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Hoffmann, R. A wiki for the life sciences where authorship matters. Nature Genetics (2008)

Prior exposure to chronic stress results in enhanced synthesis and release of hippocampal norepinephrine in response to a novel stressor.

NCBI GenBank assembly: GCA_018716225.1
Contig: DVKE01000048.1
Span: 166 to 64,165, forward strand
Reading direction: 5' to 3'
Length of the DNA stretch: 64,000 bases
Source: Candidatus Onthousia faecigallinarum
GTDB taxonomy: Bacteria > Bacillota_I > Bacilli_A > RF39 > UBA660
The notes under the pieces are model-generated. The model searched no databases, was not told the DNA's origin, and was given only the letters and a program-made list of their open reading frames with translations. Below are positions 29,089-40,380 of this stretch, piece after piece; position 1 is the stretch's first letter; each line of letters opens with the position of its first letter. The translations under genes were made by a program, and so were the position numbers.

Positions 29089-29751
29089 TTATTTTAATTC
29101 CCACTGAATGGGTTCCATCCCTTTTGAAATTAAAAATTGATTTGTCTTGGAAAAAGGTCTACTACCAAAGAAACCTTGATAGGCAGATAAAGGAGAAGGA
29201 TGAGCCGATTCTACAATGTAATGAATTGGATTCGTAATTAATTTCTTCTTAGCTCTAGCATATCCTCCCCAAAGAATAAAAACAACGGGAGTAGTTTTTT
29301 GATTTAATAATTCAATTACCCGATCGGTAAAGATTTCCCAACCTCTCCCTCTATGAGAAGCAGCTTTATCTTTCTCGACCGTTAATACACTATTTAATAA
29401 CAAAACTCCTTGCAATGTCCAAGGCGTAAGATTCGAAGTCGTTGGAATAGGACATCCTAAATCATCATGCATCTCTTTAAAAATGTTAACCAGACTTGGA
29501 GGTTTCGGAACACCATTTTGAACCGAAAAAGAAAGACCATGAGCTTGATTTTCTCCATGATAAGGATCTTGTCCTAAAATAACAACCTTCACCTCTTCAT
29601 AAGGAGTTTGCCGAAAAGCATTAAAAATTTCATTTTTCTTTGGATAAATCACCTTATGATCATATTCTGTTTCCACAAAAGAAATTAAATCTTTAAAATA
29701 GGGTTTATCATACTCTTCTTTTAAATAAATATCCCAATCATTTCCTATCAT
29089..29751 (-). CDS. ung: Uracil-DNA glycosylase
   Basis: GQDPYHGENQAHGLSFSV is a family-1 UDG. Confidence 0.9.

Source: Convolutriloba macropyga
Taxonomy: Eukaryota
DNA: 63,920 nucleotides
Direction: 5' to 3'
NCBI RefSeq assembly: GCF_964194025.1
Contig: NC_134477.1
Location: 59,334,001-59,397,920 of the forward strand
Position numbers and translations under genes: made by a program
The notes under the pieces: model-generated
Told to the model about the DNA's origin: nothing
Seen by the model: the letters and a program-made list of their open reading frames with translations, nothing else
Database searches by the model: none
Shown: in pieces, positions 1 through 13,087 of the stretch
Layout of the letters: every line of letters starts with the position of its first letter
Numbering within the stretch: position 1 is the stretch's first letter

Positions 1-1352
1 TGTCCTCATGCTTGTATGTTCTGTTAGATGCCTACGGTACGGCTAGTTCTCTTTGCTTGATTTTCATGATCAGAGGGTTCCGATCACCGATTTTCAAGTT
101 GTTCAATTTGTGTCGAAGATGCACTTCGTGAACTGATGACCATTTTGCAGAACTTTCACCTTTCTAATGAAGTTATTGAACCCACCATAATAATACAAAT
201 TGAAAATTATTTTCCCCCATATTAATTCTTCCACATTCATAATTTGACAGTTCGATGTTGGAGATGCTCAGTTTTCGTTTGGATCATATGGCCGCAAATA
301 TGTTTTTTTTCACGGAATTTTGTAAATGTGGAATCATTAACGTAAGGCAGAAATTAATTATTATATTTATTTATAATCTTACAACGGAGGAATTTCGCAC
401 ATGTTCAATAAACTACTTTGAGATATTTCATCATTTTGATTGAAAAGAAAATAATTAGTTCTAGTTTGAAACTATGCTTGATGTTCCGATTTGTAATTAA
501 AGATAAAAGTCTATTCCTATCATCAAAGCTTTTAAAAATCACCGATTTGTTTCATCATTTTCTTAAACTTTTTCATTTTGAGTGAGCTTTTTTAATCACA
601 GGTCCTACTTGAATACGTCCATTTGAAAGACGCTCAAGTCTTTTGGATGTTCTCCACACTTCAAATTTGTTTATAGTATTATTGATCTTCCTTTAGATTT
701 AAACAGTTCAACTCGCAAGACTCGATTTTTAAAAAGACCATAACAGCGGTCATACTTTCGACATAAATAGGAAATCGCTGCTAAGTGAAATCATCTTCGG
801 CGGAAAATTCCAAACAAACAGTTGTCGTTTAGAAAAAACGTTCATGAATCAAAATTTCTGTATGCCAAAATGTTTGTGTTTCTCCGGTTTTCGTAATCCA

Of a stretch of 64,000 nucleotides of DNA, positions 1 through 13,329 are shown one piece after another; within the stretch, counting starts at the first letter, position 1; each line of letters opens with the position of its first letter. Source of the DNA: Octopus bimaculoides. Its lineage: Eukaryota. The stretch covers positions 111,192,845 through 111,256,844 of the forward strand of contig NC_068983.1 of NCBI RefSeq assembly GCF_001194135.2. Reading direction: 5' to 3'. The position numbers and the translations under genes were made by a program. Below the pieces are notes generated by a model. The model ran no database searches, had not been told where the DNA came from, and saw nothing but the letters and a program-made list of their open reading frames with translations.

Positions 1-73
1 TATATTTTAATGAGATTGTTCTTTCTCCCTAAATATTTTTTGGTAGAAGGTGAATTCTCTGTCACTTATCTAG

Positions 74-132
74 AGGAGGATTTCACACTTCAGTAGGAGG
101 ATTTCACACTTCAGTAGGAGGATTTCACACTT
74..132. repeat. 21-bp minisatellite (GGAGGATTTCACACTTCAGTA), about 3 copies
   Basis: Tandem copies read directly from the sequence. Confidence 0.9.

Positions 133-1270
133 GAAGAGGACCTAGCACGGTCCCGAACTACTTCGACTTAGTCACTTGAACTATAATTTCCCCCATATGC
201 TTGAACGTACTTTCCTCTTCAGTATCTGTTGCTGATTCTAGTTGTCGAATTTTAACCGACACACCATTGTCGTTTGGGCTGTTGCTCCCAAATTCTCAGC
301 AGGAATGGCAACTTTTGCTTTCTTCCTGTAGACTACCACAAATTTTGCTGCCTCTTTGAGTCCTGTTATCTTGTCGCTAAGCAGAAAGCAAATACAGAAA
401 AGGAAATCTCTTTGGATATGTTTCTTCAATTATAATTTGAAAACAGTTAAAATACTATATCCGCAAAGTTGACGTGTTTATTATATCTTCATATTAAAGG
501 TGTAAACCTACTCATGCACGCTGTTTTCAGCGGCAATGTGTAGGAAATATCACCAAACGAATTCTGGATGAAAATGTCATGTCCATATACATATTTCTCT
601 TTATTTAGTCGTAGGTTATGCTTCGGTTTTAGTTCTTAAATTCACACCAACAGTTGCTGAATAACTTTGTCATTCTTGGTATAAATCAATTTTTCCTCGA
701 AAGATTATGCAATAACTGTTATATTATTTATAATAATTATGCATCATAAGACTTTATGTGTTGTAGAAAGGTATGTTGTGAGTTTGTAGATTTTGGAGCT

The release and synthesis of norepinephrine (NE) in hippocampus were measured in naive and chronically cold-stressed rats in response to acute tail-shock stress. Using in vivo microdialysis, it was determined that the basal extracellular concentrations of NE and 3,4-dihydroxyphenylacetic acid (DOPAC) in hippocampus were the same in the two groups. However, 30 min of intermittent tail shock produced a greater elevation of extracellular NE and 3,4-dihydroxyphenylacetic acid in the chronically cold-stressed rats than in the native controls. In hippocampus, the extracellular concentration of DOPAC may reflect NE biosynthesis, and thus the enhanced DOPAC response in the chronically stressed rats suggests an increase in NE synthesis. In order to investigate this possibility, two further methods of assessing NE biosynthesis were employed. Tyrosine hydroxylase ( TH) activity was assayed in vitro in the presence of saturating concentrations of cofactor. No change in maximal TH activity could be detected in hippocampus of chronically cold-stressed rats. In addition, the in vivo rate of tyrosine hydroxylation in cold-stressed rats was measured by the accumulation of 3,4-dihydroxyphenylalanine in tissue following inhibition of aromatic amino acid decarboxylase. It was found that, whereas basal synthesis was the same in both groups of rats, synthesis accompanying a novel stressor was increased to a greater extent in the chronically stressed rats.[1]


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